spect a plan has been inaugurated to j
place a library of 23 good books in
every country school and those of'
smali towns where needed, in Missouri j
an idea which will be sure to benefit i
the cause of education in our state to '
A frpat vt,llt mwl fill,, ,,-liiel, in tniuit. '
ing with a hearty approval of State
Superintendent John R. Kirk, Prof. W.
T. Carrington and other prominent
educators and hundreds of teachers,
business men, In fact it is commended
by all classes.
aw 0 000 mnntpr ci'lmnls in
. Twenty-five volumes in each
would mean the circulation of 225.000
books, the work of our best standard
authors, an influence of inestimable
value. It is hoped that every teacher
or school clerk who reads this will be
j interested enough to write for full in-
formation about the plan to the Mis
souri Library association, Louisiana,
3Iatrrlona Kllllnc of Lizzie JiirkHon.
A mysterious shooting, resulting in
the death of a young woman, oc
curred in Rlendeville, just south of
Joplin. Lizzie Jackson, aged IS, was
Fpending the day with her girl chum,
Shortly after dinner, while Ethel was
writing, a pistol shot rang out, and
Lizzie Jackson fell dead in the middle
n1 thf floor with n Tiivtrtl 1,nllt it, lmr
The body lav where it fell until
r.ight, when the dead girl's frightened
cnum alarmed tne neighbors, anil a
coroner's inquest was held over the
remains. The jury's verdict was that
Lizzie Jackson died from a pistol bul
let, fired by some unknown person.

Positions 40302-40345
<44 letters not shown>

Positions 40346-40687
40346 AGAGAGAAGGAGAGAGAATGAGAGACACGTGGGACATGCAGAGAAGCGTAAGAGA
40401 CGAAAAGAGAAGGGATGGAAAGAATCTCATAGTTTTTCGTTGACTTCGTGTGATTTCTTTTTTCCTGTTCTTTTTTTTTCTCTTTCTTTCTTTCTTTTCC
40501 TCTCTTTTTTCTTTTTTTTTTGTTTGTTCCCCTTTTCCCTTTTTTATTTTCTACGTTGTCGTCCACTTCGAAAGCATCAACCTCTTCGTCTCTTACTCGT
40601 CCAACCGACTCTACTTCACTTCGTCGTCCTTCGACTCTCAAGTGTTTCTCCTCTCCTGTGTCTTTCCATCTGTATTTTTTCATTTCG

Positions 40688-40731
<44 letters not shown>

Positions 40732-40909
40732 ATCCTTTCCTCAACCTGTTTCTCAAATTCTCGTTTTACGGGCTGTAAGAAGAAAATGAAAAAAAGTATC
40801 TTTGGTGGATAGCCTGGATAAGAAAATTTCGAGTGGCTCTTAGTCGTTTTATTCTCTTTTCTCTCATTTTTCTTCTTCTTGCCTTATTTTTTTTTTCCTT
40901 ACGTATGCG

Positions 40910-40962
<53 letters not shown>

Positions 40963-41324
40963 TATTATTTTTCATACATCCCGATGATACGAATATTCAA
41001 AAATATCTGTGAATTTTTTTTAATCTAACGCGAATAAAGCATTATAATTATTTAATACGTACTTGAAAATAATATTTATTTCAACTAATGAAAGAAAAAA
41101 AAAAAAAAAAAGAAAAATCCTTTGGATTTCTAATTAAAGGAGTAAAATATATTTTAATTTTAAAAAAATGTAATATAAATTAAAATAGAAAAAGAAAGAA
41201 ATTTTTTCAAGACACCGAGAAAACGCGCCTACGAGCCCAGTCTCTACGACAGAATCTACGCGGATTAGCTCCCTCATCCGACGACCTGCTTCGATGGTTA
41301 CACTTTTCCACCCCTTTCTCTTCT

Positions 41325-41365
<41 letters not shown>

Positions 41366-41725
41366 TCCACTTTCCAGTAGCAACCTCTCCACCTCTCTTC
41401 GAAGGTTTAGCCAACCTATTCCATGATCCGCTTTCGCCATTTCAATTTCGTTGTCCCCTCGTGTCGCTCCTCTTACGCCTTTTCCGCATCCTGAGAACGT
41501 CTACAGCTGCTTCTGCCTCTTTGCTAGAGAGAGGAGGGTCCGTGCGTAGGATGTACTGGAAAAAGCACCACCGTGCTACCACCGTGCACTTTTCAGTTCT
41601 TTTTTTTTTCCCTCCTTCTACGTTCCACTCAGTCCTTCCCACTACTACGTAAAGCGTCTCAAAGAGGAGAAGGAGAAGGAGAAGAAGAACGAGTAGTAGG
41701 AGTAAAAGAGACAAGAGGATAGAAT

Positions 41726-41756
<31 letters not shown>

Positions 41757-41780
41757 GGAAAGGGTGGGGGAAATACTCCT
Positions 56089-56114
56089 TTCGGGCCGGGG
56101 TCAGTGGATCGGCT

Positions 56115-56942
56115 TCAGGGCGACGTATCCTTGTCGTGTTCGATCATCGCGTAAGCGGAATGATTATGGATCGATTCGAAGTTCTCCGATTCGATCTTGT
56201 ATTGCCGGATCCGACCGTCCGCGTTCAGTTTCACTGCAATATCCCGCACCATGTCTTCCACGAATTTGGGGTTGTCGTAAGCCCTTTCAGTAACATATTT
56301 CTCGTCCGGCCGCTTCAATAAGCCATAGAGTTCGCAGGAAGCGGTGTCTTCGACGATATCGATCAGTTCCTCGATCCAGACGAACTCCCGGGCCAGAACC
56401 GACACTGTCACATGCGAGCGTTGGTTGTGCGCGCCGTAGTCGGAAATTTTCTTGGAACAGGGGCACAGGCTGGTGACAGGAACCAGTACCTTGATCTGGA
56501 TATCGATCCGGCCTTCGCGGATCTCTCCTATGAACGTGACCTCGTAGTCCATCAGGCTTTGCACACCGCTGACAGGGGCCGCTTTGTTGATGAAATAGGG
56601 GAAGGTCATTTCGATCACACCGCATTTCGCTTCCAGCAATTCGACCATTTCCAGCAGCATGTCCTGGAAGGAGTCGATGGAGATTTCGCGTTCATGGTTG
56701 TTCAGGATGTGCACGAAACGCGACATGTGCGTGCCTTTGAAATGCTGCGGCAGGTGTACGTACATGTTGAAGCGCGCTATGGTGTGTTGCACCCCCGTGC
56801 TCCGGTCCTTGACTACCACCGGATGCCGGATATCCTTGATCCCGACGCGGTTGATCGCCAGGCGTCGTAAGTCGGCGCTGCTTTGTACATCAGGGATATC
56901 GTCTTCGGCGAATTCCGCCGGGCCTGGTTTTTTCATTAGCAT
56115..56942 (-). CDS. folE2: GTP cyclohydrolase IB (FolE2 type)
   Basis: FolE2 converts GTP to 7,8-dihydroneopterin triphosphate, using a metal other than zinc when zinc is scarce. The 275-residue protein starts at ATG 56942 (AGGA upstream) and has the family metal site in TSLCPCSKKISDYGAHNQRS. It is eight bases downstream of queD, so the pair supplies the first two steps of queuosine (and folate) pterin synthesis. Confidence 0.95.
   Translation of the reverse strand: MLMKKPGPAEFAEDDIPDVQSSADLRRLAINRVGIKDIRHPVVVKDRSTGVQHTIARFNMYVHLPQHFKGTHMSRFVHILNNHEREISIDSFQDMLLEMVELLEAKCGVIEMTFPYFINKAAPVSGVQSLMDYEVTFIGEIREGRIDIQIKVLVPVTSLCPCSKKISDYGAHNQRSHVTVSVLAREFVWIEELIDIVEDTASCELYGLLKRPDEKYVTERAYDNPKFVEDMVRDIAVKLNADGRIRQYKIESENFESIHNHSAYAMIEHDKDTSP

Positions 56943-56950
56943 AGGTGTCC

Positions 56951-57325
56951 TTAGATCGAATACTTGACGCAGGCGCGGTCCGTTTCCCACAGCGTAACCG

Ethel Cramer says Lizzie held a pistol
in her hand when she fell, but wheth
er it was accidental or suicide is not
A Poisoned Well.
Several weeks ago a daughter of
John Black, a prominent Barry coun
ty farmer, was taken ill and her case
was pronounced typhoid fever. Other
memlHTs of the family became ill, and,
after lingering a few days, died. Mrs.
Pluck, a son and two daughters suc
cunilx'd to the mysterious ailment, and
John Black and another daughter are
now seriously ill. Physicians are con
vinced that the well from which the
family obtained their water is poi
soned, but how and by whom it has
been poisoned is a mystery.
T. L. West, corresponding secretary
of the Missouri Baptist general assem
bly, reports that the association spent
$15,000 in missionary work during the
past year., and that local associations
raised and expended $20.000additional.
He reports 1.500 baptisms in Missouri
during the past year as a result of
missionary work. In addition to the
work of the corresponding secretary,
the church in Missouri has kept in the
field four general missionaries and has
assisted 40 local missions and mission
A Wealthy Institution.
The blind girls' home of Missouri,